New Dayton library will be built at historic Wright brothers site

West Dayton’s new library will be constructed on the Wright Co. Factory site, bolstering efforts to preserve and redevelop the historic property.

The Dayton Metro Library announced Monday that it plans to spend about $10 million transforming seven acres near U.S. 35 and Abbey Street into a facility to replace the Westwood and Madden Hills branches.

The roughly 24,000-square-foot library will be centrally located and should be a catalyst for economic development and reinvestment, said Tim Kambitsch, executive director of the Dayton Metro Library.

“We think it will be an oasis in west Dayton that residents will take advantage of … and use as a community anchor,” he said.

Additionally, the project will assist the National Aviation Heritage Alliance’s work to preserve the Wright brothers’ airplane factory and make it a national park site. The alliance also wants to redevelop the surrounding property for commercial and industrial use.

The west Dayton facility will be twice as large as the combined square footage of the two libraries it replaces.

The library will be 20 percent larger than the system’s second-largest branch in Huber Heights. It will be about 80 percent of the size of the Northwest facility, the system’s largest branch.

The new branch will be equal distances from the current west Dayton branches, and it will be pedestrian friendly and will provide space for people to meet, gather and host programming, Kambitsch said.

“As a community gathering place, I think this will be a very vibrant library location, just like our Northwest branch has proven to be,” he said.

The library’s design and amenities will be determined using community input gathered at public forums.

The development will reflect and build on west Dayton’s history, culture and heritage, Kambitsch said.

The National Aviation Heritage Alliance wants to restore the Wright brothers’ airplane factory buildings, which sit on a 54-acre site that was formerly the Delphi Home Avenue auto parts manufacturing plant.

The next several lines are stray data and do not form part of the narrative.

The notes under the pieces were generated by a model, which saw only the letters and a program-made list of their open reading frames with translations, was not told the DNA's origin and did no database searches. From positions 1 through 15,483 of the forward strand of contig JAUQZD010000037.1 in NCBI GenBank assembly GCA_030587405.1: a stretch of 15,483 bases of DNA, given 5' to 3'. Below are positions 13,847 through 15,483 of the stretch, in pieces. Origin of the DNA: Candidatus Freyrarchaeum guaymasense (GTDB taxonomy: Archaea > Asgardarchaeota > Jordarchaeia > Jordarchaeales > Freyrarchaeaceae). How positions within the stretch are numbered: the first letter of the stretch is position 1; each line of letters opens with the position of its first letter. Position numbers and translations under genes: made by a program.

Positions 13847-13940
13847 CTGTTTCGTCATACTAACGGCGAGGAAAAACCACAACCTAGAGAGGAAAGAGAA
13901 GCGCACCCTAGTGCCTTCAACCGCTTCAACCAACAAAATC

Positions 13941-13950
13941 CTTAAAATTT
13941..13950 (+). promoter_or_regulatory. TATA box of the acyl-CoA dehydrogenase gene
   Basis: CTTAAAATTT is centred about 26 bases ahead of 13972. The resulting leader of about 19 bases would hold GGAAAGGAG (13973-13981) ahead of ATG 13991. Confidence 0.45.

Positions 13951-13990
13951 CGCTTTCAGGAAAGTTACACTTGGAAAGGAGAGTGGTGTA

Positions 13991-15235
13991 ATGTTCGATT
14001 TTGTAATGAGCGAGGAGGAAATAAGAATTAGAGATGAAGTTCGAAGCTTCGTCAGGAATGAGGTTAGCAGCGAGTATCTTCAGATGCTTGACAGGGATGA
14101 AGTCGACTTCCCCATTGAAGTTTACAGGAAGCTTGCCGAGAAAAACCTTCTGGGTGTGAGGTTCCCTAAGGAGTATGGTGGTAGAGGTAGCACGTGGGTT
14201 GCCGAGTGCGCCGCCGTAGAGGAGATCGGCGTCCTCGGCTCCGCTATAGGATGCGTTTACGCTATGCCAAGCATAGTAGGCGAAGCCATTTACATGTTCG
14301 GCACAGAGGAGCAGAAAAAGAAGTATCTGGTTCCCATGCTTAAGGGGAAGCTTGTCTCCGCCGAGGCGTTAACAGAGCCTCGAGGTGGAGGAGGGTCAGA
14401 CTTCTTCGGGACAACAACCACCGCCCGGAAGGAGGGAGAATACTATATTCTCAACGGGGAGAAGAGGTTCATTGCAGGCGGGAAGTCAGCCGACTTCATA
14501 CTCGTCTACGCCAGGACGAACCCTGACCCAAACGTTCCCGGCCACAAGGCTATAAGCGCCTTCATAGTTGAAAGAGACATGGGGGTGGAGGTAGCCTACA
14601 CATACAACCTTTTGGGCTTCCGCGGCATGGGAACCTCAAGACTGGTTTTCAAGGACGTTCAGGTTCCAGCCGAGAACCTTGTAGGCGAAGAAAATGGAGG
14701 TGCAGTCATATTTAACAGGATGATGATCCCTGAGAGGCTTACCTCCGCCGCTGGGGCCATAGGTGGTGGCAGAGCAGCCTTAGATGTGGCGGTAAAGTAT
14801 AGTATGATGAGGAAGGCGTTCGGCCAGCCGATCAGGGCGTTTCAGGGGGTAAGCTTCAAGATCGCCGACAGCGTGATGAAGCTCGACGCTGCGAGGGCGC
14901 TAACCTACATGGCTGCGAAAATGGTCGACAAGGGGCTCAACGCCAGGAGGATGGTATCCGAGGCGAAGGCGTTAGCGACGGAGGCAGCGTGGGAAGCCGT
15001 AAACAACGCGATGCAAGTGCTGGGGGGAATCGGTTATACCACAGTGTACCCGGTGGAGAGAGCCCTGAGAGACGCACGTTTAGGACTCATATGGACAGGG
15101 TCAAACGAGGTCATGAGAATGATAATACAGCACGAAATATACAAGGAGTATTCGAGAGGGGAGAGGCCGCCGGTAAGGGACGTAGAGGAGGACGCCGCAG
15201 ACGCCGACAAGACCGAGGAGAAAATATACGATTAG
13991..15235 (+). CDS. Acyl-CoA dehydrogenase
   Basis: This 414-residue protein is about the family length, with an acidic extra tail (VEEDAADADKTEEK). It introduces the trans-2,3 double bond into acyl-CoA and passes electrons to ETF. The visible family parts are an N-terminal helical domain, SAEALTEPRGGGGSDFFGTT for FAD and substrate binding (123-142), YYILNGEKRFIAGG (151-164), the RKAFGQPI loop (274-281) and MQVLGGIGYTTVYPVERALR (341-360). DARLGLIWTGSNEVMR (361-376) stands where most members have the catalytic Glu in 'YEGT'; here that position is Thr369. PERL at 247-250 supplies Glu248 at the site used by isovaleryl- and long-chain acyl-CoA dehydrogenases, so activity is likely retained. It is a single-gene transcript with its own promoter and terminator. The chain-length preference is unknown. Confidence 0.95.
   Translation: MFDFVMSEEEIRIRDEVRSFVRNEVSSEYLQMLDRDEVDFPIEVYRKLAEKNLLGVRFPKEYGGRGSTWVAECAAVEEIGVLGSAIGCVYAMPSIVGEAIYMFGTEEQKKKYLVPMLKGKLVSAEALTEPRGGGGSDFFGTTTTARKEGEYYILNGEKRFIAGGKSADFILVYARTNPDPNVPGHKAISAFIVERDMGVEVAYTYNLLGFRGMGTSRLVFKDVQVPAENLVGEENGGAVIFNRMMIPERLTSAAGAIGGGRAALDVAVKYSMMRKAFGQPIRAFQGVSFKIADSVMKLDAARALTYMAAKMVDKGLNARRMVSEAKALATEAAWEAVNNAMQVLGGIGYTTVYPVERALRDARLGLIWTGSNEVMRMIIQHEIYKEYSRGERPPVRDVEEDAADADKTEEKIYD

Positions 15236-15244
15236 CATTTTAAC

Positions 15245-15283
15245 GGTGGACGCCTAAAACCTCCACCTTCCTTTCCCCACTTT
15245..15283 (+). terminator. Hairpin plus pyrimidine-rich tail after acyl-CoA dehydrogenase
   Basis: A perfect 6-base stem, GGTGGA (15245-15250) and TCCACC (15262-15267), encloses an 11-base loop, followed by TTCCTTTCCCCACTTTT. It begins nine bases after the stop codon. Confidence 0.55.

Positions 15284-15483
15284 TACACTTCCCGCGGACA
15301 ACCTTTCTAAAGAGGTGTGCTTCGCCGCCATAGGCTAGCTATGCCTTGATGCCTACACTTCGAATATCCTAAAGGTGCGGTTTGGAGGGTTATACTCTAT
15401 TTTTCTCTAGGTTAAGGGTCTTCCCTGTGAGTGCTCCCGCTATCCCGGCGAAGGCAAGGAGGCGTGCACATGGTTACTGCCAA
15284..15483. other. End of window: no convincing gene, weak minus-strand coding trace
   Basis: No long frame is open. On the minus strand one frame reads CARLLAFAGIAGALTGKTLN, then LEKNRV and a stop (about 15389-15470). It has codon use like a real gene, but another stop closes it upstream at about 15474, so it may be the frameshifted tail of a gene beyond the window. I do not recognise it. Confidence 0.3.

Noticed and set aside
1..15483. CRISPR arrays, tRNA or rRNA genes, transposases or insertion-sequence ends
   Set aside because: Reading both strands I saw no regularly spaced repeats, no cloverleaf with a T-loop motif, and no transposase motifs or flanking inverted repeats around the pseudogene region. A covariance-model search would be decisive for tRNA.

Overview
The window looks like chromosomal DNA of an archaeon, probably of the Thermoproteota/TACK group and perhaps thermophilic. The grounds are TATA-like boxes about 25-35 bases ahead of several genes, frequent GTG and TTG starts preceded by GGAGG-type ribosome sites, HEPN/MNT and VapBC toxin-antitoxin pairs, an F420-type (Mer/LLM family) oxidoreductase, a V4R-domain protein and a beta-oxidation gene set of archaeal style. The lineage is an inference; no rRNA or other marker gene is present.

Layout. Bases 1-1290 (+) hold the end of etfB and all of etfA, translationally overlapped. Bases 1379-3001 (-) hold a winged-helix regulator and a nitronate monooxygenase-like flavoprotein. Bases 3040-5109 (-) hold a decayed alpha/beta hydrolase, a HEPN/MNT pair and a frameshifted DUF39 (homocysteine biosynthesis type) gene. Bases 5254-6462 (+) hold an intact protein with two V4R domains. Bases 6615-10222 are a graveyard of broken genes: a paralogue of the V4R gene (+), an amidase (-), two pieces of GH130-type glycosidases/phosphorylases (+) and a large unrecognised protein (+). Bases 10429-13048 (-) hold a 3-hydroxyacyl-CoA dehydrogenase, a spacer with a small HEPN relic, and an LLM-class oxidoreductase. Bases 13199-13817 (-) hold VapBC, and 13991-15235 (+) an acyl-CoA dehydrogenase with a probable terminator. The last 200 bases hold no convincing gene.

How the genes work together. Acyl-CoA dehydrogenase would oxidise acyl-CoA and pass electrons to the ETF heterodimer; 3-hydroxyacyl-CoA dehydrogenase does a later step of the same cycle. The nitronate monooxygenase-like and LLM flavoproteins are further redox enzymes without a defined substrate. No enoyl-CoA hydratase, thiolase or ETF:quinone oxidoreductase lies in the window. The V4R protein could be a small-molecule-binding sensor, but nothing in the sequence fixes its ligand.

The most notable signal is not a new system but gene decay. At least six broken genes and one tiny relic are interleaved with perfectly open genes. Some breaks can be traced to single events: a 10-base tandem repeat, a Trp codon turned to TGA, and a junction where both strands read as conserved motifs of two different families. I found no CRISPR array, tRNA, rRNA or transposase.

The group is working to raise money to acquire the Delphi properties from Home Avenue Redevelopment, a brownfields redevelopment company.

The alliance’s goal is to raise $4 million for property acquisition and site and infrastructure improvements. The group hopes to buy the parcels by the end of the year.

Earlier this month, Ohio lawmakers allocated $1 million to help with site acquisition and upgrades. The city of Dayton has committed $500,000 to help the current owners make improvements.

The alliance plans to sell the seven-acre parcel to the library and sell buildings 1 and 2 to the National Park Service.

The front half of Building 3 will be rehabbed into a work space for a Wright B Flyer replica. The final assembly should take place in one of the two historic buildings, said Timothy Gaffney, spokesman for the alliance.

The Wright Co. Factory currently is closed to the public, except for special tours held once a month.

Officials said they want to lure commercial and industrial investment to a 20-acre site west of Abbey Avenue and a 13-acre site south of the historic buildings.

The alliance hopes to find tenants for the buildings adjacent to the plane factory that are compatible with the vision for the site, such as aviation-education organizations, workforce training groups, and research and development or aerospace companies, Gaffney said.

The alliance has worked with federal, state and local agencies, business leaders and the philanthropic community to save these buildings, which are important to local history, but also to the story of the U.S. aviation industry, he said.

“This became the birthplace of America’s aviation industry,” Gaffney said.

Reporter Steve Bennish contributed to this report.

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